Most people sitting for prolonged periods will adopt a poor posture. Sitting in a bad position for a few minutes causes the muscles that support the low back become tired and relax. This results in the slouched sitting posture. A slouched sitting posture for long time will cause overstretching of ligaments.    

Once the slouched sitting posture has become a habit and is maintained most of the time, it may also cause distortion of the discs contained in the vertebral joints. Once this occurs movements as well as positions will produce pain.

It follows that people with sedentary office jobs easily develop low back pain problems as they often sit with a round back for  many hours.


  • Working in Stooped Positions


When standing with your back straight the stress on discs and ligaments in your low back are considerably lower than when you stand with your back bent forwards. Many activities around the home may cause you to bend – for example gardening, hovering etc.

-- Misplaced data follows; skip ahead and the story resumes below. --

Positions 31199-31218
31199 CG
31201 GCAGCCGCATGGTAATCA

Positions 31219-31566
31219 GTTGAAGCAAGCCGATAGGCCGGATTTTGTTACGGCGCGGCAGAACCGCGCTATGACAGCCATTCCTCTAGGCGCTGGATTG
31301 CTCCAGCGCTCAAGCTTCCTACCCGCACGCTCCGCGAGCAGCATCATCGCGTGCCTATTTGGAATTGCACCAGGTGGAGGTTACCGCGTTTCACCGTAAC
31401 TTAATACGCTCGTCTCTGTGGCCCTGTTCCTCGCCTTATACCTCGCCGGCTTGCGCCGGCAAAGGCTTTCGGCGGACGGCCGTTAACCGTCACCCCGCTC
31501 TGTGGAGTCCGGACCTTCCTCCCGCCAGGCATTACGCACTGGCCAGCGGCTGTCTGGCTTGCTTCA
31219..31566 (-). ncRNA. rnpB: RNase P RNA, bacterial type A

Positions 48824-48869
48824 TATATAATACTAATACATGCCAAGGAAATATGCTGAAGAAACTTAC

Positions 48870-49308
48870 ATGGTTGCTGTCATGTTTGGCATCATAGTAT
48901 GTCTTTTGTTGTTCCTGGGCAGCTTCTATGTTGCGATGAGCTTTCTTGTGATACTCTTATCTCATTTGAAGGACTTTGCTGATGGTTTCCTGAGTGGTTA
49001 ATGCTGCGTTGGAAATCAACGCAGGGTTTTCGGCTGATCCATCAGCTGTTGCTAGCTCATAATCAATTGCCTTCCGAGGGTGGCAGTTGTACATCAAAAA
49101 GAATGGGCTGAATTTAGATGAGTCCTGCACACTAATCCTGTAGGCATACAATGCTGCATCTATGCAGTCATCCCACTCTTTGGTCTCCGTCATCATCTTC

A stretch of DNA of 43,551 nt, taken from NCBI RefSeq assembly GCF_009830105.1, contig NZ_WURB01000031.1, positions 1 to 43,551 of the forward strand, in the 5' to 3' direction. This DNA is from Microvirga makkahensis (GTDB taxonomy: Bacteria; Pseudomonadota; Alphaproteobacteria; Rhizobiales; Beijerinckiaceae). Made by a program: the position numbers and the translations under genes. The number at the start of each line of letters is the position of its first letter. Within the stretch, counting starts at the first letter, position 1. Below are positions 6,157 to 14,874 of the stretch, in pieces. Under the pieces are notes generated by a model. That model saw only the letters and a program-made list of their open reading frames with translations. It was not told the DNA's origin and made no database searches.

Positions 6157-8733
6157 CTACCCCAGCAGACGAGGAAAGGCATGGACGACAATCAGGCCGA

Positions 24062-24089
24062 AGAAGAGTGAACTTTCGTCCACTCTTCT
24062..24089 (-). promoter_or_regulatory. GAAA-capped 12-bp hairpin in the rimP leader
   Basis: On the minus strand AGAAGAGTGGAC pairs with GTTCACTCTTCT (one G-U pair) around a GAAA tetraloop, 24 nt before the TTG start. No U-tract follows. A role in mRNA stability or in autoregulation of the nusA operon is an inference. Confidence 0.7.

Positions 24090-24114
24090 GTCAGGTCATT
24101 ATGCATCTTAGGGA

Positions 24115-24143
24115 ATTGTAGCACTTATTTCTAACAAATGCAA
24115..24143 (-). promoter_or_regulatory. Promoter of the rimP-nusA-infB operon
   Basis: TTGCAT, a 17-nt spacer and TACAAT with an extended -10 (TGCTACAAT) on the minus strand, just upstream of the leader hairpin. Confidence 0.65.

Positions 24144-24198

When working in these bent positions, you are more likely to sustain back problems.


  • Lifting


Lifting objects with your back rounded has been found to raise the pressure in the discs to a much higher level than that existing when the weight is held with the body upright and the lordosis present.

If you use an incorrect lifting technique while lifting heavier objects, you may cause damage and, of course, sudden severe pain.

In order to minimise the risks involved in lifting you should always use the correct lifting technique.


  • Prolonged Standing


When standing for long periods the muscles that support you tire and relax, allowing you to slouch. When you stand relaxed, however, the lordosis becomes excessive and the low back hangs in an extreme position. This is exactly the opposite position to that adopted by the spine when you sit slouched. It is not possible to stand in this way for long periods as the excessive lordosis is a position of strain. 


  • Lying and Resting


Some people have low back pain when they are lying resting in certain positions. If you have low back pain only when lying down, or if you regularly wake in the morning with a stiff and painful low back that was not painful the night before, there is likely to be something wrong with the surface on which you are lying or the position in which you sleep.


  • Coughing and Sneezing